Big problem with online driver’s license renewals in South Africa – why one province coped

Most South African provinces are still not offering motorists the ability to book and pay for driver’s license card renewals online, more than seven months after the Road Traffic Management Corporation (RTMC) introduced the option.

Since the RTMC introduced the online driver’s license renewal on eNatis February 2022only drivers in Gauteng and the Eastern Cape could use the feature.

The system was originally scheduled to go live in October 2021, but was delayed due to various regulatory and technical requirements.

The online renewal system allows motorists to make an appointment, pay online with a bank card, and have their license card delivered to their preferred address instead of picking it up at a driver’s license testing center (DLTC).

The only part of the process that still requires a visit to a DLTC is vision testing and biometric fingerprinting.

The Transportation Department has plans in the pipeline to allow accredited optometrists to transmit applicants’ vision tests to their system, eliminating this part of the process.

However, motorists in the other seven provinces – including the densely populated Western Cape and KwaZulu-Natal – still have to complete most of the renewal at a DLTC.

MyBroadband asked RTMC why no more provinces have been added to the online renewal system in the past seven months.

RTMC spokesman Simon Zwane said the lack of support in other provinces was not the company’s fault.

“RTMC has made the service available to all provinces and will be able to roll it out once provincial authorities signal their readiness to offer the services,” Zwane said.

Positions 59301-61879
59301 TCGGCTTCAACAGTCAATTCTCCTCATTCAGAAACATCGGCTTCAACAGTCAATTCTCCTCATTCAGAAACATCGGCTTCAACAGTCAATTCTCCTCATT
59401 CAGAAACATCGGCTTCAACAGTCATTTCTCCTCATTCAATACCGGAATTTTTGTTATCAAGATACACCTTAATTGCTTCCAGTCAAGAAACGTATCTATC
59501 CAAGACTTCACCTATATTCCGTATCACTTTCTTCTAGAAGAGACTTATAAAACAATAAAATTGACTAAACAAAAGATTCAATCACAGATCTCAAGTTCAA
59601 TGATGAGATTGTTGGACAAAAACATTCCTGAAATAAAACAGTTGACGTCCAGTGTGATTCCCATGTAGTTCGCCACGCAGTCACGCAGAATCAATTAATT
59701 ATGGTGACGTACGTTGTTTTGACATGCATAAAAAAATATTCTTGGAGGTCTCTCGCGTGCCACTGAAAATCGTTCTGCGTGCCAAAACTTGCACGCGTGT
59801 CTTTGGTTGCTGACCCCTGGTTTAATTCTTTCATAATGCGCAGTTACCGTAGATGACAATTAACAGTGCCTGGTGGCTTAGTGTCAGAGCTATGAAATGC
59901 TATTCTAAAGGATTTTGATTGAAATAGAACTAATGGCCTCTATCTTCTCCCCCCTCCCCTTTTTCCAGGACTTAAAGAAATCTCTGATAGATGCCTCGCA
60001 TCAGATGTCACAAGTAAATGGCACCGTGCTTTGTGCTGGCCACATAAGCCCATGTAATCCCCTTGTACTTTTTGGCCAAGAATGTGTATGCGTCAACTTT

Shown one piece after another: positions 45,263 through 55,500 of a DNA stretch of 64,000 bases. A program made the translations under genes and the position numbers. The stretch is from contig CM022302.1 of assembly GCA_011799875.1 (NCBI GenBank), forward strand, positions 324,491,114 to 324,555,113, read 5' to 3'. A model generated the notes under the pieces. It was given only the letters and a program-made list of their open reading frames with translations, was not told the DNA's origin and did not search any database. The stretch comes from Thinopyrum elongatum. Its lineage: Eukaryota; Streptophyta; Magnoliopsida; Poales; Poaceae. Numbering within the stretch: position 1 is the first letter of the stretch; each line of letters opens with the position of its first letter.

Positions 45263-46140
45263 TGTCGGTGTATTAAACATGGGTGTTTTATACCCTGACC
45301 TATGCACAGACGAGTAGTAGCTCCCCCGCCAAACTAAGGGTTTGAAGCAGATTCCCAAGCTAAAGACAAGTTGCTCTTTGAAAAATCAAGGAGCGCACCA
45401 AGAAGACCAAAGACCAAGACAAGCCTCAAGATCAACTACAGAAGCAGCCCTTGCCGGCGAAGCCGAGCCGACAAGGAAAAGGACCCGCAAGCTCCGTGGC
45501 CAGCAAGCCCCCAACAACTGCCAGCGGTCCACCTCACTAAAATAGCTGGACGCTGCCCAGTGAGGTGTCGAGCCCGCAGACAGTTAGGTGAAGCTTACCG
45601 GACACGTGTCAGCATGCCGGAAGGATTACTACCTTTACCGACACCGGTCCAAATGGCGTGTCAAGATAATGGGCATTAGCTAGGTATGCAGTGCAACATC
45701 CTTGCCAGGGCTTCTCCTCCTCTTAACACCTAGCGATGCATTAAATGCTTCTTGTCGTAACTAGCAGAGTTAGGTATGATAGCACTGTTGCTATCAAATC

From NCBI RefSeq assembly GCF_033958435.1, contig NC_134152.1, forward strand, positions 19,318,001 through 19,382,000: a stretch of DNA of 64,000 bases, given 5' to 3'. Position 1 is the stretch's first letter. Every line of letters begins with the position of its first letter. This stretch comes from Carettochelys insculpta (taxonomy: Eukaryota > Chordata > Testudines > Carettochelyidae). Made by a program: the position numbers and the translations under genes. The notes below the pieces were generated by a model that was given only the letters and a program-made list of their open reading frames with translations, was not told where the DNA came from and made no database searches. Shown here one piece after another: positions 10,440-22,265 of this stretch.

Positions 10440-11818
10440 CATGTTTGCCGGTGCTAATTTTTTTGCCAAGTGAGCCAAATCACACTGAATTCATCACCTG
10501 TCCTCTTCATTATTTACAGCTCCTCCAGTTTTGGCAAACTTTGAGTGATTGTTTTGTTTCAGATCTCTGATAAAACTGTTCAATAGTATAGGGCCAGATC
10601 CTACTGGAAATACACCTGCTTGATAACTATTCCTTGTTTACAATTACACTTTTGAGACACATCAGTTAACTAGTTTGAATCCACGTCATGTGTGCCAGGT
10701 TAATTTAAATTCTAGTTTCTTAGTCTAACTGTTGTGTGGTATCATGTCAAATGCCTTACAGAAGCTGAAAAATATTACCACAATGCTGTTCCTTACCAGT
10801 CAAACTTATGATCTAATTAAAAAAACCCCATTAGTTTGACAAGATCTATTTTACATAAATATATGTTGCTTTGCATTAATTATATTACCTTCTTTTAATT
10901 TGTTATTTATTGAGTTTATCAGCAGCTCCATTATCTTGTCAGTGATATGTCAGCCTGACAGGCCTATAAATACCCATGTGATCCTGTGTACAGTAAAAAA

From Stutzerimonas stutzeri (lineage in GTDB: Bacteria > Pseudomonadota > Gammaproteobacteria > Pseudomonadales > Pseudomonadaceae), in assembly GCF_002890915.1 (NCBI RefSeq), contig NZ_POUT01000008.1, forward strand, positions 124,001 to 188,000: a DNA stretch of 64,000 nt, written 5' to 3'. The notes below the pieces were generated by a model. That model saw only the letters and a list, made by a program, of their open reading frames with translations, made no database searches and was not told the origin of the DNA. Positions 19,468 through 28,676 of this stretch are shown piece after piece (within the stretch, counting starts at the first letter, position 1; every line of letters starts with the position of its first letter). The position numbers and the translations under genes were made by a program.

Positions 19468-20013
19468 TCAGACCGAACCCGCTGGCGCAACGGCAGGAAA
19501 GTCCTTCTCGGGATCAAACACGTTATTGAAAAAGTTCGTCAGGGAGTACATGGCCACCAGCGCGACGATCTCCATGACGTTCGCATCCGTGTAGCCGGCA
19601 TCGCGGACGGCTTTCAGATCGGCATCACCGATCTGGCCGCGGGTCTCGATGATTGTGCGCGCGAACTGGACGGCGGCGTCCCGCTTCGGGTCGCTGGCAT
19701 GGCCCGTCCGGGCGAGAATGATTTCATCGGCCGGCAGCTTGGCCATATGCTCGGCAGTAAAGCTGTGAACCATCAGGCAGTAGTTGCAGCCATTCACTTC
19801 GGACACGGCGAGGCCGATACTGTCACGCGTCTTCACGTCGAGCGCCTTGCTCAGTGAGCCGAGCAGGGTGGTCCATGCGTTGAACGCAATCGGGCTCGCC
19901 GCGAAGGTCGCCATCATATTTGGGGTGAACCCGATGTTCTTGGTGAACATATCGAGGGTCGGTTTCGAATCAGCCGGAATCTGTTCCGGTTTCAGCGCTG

He explained that the decision to launch the online booking service is the prerogative of the MEC for transportation in each province.

“So far, the Gauteng and Eastern Cape provinces’ transportation authorities are the only ones who have made the decision to roll out the services in their province,” Zwane explained.

Western Cape answers

MyBroadband asked all MECs, spokespersons and heads of provincial transport departments why they haven’t implemented the system yet.

At the time of publication, only one province’s department – ​​that of the Western Cape – responded.

The department’s head of communications, Jandré Bakker, said while the RTMC’s statement was true, it did not provide full context.

“The statement gives the impression that two entire provinces have phased in the service, while to our knowledge the Eastern Cape has only rolled out it in two municipalities rather than the entire province,” Bakker said.

He explained that the Western Cape has not implemented the system due to “many challenges” in Gauteng, where many people complained online about the system’s problems.

“The department is not averse to implementing new practices, but is not willing to implement them in a way that impedes service and frustrates the public,” he said.

Bakker said the department is studying a recently received report on experiences with the system in Gauteng to decide whether to adopt it.

Jandré Bakker, Head of Communications, Western Cape Transport Department

He goes on to claim that the Western Cape’s walk-in approach to tackling the renewal backlog has been much faster than that of the other provinces.

The Covid-19 pandemic and the failure of the only card production machine between November and February 2022 caused heavy backlogs in the processing of driver’s license cards.

Bakker also said online bookings could not be treated in isolation as resources at the DLTCs would also need to be addressed in parallel.

The Western Cape would therefore not commit to an implementation date until such issues with the system are resolved.

Bakker added that the department previously piloted an electronic process for renewals at a single DLTC, resulting in applicants turning away from that DLTC and flooding others.

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